Cinnamon teal can be seen in the wetlands throughout the refuge complex. Teal are dabbling ducks that feed on vegetation and invertebrates in shallow water.
The Sutter National Wildlife Refuge offers great opportunities for waterfowl hunting.
Hunting on the Complex
Seasonal Hiking Trails
Learn about opportunities for hiking and photography.
Sutter Spring Trails
Learn more about how the drought is affecting the Complex and how it might affect your visit.
During the summer, herons and egrets nest at Sutter along the canal. This colony of birds make stick nests in the tops of the trees.
About the Complex
Phone:(530)934-2801. Address: Sacramento NWRC, 752 County Rd 99W, Willows CA 95988. Email: email@example.com
Sutter is managed as part of the Contact Us.
Learn more about the complex
About the NWRS
The National Wildlife Refuge System, within the U.S. Fish and Wildlife Service, manages a national network of lands and waters set aside to conserve America’s fish, wildlife, and plants.
Learn more about the NWRS
Wildlife viewing at Sutter is limited to Hughes Road (which bisects the refuge) during the winter, and the spring trails that are available Feb 15 – June 30. For additional visitor opportunities, visit Sacramento or Colusa NWRs (see “Plan Your Visit" below).About Sutter National Wildlife Refuge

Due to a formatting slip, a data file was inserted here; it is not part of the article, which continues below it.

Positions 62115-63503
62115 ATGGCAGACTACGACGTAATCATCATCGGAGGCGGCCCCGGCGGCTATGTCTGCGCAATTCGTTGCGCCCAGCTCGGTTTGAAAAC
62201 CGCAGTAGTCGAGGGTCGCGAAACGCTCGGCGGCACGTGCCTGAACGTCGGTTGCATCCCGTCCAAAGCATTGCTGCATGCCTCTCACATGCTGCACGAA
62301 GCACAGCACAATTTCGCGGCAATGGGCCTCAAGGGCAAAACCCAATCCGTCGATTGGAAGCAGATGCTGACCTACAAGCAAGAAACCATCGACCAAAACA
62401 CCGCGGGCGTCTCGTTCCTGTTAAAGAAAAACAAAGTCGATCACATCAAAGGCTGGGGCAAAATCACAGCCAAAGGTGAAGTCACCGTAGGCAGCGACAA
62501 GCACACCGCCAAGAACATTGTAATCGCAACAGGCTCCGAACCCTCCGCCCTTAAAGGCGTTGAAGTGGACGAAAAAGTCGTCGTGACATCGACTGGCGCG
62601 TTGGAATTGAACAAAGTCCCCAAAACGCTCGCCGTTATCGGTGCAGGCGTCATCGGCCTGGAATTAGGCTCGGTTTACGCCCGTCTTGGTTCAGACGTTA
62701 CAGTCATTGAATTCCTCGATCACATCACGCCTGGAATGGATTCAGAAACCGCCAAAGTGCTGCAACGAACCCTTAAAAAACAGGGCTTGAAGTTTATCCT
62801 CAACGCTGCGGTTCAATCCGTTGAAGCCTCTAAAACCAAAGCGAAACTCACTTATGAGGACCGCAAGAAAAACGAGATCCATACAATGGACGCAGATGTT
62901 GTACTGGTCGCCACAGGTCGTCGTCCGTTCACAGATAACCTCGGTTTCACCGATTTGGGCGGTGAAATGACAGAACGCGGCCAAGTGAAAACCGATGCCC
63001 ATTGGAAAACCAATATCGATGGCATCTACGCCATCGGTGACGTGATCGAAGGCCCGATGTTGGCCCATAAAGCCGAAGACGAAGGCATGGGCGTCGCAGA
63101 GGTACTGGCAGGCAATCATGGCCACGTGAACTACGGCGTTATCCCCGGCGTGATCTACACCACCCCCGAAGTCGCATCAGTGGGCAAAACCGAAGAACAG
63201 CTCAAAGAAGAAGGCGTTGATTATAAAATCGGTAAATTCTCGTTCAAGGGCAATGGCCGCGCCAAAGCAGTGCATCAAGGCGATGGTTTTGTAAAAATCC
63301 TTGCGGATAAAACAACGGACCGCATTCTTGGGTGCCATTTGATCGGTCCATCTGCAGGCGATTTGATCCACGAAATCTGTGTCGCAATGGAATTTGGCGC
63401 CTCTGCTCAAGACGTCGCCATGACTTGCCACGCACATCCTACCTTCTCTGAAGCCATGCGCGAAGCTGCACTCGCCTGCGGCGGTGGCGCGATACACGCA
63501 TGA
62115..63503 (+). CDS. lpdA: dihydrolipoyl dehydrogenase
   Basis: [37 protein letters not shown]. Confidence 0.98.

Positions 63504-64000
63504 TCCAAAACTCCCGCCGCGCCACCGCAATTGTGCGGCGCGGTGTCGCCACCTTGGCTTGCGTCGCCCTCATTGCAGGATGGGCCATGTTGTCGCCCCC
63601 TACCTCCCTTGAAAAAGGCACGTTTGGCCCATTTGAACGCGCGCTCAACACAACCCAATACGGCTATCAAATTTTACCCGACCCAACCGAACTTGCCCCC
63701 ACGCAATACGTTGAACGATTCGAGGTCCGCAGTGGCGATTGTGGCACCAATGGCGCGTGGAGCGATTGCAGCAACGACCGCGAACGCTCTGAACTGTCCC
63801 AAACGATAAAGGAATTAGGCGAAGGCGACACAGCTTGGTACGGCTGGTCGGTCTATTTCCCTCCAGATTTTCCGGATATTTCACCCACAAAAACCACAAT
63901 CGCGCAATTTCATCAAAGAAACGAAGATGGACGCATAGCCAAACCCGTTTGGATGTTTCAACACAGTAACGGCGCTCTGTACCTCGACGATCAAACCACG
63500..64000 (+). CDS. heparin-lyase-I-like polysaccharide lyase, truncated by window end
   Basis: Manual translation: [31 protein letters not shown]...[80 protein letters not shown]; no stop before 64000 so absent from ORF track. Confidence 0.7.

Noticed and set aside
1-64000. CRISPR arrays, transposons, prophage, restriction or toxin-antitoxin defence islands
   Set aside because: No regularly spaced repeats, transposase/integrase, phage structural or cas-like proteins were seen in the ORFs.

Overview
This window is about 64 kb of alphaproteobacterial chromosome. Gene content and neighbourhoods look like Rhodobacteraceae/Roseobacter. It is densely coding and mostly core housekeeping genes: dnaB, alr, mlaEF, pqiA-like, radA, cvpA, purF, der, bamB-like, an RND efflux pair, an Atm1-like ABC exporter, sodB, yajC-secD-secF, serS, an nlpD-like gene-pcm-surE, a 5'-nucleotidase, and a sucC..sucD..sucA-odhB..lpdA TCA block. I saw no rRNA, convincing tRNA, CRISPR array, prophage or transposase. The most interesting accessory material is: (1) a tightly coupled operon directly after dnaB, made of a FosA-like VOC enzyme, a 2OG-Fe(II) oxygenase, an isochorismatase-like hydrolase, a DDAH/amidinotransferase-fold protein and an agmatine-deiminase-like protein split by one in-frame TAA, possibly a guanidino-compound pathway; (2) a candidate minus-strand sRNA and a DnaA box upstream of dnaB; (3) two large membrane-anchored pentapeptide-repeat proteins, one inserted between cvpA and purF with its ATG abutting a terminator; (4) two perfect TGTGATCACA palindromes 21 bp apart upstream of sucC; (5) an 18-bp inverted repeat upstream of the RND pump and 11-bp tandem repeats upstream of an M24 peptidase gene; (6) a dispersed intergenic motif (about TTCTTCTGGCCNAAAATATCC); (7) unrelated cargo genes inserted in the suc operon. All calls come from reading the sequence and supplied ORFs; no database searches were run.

Sutter has 6 miles of spring trails that are open from Feb 15 - June 30. Hike through the wetlands and riparian area as you find great opportunities for photography and wildlife observation.Find out more
There are lots of things to do at Sutter NWR and at the other refuges of the Sacramento NWR Complex! Birdwatching, photography, hiking and hunting are just a few of the activities we have to offer. Find something that is just right for you….Plan Your Visit
From Yuba City, travel south on Highway 99 approximately six miles to Oswald Road. Turn west and proceed five and one-half miles to Schlag Road. Travel north on Schlag Road for about one-eight of a mile, turn west onto Hughes Road, which bisects the Refuge.
For access to the hiking trails (February 15 -June 30) or the hunting check station, turn south off of Hughes Road onto the Bypass Levee and follow several miles. The hunting check station will be first (a small building to the east of the levee). The parking area for the hiking area will be farther south and off the levee to the east toward the very southern end of the Refuge. A Refuge gate and kiosk will be visible. Visit the brochure for a map. click here to find: Directional Maps to Refuge and to Hunter Check Station
Did you know?
Often small groups of northern shovelers bring food to the surface by swimming rapidly in a circle while swinging their bills side to side. They strain aquatic vegetation, plankton, and tiny invertebrates through the comb-like edges of their shovel-shaped bill.
Page Photo Credits by Mike Peters
Last Updated: Jan 21, 2016